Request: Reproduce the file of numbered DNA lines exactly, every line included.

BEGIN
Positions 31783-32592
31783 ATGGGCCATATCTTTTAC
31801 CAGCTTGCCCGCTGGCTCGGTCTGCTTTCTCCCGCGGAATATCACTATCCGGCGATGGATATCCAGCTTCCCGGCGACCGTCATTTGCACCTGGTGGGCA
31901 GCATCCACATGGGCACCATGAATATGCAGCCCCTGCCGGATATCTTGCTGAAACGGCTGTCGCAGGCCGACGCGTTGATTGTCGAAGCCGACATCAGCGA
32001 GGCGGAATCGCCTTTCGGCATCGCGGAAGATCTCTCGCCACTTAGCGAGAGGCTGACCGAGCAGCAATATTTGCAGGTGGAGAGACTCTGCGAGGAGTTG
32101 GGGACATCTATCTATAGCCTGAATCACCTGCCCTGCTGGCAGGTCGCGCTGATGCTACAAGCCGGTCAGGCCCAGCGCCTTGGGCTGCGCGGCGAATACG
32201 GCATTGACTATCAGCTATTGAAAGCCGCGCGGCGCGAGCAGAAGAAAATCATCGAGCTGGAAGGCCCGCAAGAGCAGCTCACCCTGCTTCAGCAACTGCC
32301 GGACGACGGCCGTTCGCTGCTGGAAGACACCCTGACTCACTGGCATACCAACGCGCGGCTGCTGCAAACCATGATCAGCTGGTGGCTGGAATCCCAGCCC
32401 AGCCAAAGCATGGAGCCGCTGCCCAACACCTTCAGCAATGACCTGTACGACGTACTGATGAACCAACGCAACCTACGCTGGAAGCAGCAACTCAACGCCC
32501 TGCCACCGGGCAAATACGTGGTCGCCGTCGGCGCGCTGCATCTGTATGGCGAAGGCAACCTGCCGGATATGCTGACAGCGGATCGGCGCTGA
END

Positions 31783-32592
31783 ATGGGCCATATCTTTTAC
31801 CAGCTTGCCCGCTGGCTCGGTCTGCTTTCTCCCGCGGAATATCACTATCCGGCGATGGATATCCAGCTTCCCGGCGACCGTCATTTGCACCTGGTGGGCA
31901 GCATCCACATGGGCACCATGAATATGCAGCCCCTGCCGGATATCTTGCTGAAACGGCTGTCGCAGGCCGACGCGTTGATTGTCGAAGCCGACATCAGCGA
32001 GGCGGAATCGCCTTTCGGCATCGCGGAAGATCTCTCGCCACTTAGCGAGAGGCTGACCGAGCAGCAATATTTGCAGGTGGAGAGACTCTGCGAGGAGTTG
32101 GGGACATCTATCTATAGCCTGAATCACCTGCCCTGCTGGCAGGTCGCGCTGATGCTACAAGCCGGTCAGGCCCAGCGCCTTGGGCTGCGCGGCGAATACG
32201 GCATTGACTATCAGCTATTGAAAGCCGCGCGGCGCGAGCAGAAGAAAATCATCGAGCTGGAAGGCCCGCAAGAGCAGCTCACCCTGCTTCAGCAACTGCC
32301 GGACGACGGCCGTTCGCTGCTGGAAGACACCCTGACTCACTGGCATACCAACGCGCGGCTGCTGCAAACCATGATCAGCTGGTGGCTGGAATCCCAGCCC
32401 AGCCAAAGCATGGAGCCGCTGCCCAACACCTTCAGCAATGACCTGTACGACGTACTGATGAACCAACGCAACCTACGCTGGAAGCAGCAACTCAACGCCC
32501 TGCCACCGGGCAAATACGTGGTCGCCGTCGGCGCGCTGCATCTGTATGGCGAAGGCAACCTGCCGGATATGCTGACAGCGGATCGGCGCTGA